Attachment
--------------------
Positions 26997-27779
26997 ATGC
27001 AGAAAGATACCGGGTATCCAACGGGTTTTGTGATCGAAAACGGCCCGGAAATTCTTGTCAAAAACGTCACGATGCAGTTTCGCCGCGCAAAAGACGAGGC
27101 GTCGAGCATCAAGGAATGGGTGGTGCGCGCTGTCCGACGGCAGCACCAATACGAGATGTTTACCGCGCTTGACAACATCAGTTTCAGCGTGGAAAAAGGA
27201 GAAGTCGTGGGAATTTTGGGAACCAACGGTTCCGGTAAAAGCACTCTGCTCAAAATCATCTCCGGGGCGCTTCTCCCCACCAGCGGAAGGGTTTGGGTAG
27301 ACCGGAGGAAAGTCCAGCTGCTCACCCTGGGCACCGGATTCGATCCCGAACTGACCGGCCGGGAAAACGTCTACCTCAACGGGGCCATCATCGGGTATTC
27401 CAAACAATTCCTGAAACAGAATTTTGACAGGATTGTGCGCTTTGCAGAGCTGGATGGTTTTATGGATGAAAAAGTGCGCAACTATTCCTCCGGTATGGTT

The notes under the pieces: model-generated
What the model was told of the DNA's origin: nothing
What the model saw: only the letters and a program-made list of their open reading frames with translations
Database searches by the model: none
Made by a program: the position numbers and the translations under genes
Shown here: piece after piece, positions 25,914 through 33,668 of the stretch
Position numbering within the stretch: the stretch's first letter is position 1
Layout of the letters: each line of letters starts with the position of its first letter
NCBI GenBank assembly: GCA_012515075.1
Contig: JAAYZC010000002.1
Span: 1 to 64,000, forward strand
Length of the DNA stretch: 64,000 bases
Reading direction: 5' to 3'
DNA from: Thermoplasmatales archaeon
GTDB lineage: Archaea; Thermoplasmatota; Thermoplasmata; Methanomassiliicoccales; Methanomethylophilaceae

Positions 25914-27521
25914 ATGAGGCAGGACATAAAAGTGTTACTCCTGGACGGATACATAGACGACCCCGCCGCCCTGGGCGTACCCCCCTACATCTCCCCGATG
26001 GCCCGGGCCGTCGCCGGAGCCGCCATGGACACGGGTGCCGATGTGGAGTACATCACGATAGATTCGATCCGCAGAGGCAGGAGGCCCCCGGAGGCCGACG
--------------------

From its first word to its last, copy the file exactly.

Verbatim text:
Positions 26997-27779
26997 ATGC
27001 AGAAAGATACCGGGTATCCAACGGGTTTTGTGATCGAAAACGGCCCGGAAATTCTTGTCAAAAACGTCACGATGCAGTTTCGCCGCGCAAAAGACGAGGC
27101 GTCGAGCATCAAGGAATGGGTGGTGCGCGCTGTCCGACGGCAGCACCAATACGAGATGTTTACCGCGCTTGACAACATCAGTTTCAGCGTGGAAAAAGGA
27201 GAAGTCGTGGGAATTTTGGGAACCAACGGTTCCGGTAAAAGCACTCTGCTCAAAATCATCTCCGGGGCGCTTCTCCCCACCAGCGGAAGGGTTTGGGTAG
27301 ACCGGAGGAAAGTCCAGCTGCTCACCCTGGGCACCGGATTCGATCCCGAACTGACCGGCCGGGAAAACGTCTACCTCAACGGGGCCATCATCGGGTATTC
27401 CAAACAATTCCTGAAACAGAATTTTGACAGGATTGTGCGCTTTGCAGAGCTGGATGGTTTTATGGATGAAAAAGTGCGCAACTATTCCTCCGGTATGGTT

The notes under the pieces: model-generated
What the model was told of the DNA's origin: nothing
What the model saw: only the letters and a program-made list of their open reading frames with translations
Database searches by the model: none
Made by a program: the position numbers and the translations under genes
Shown here: piece after piece, positions 25,914 through 33,668 of the stretch
Position numbering within the stretch: the stretch's first letter is position 1
Layout of the letters: each line of letters starts with the position of its first letter
NCBI GenBank assembly: GCA_012515075.1
Contig: JAAYZC010000002.1
Span: 1 to 64,000, forward strand
Length of the DNA stretch: 64,000 bases
Reading direction: 5' to 3'
DNA from: Thermoplasmatales archaeon
GTDB lineage: Archaea; Thermoplasmatota; Thermoplasmata; Methanomassiliicoccales; Methanomethylophilaceae

Positions 25914-27521
25914 ATGAGGCAGGACATAAAAGTGTTACTCCTGGACGGATACATAGACGACCCCGCCGCCCTGGGCGTACCCCCCTACATCTCCCCGATG
26001 GCCCGGGCCGTCGCCGGAGCCGCCATGGACACGGGTGCCGATGTGGAGTACATCACGATAGATTCGATCCGCAGAGGCAGGAGGCCCCCGGAGGCCGACG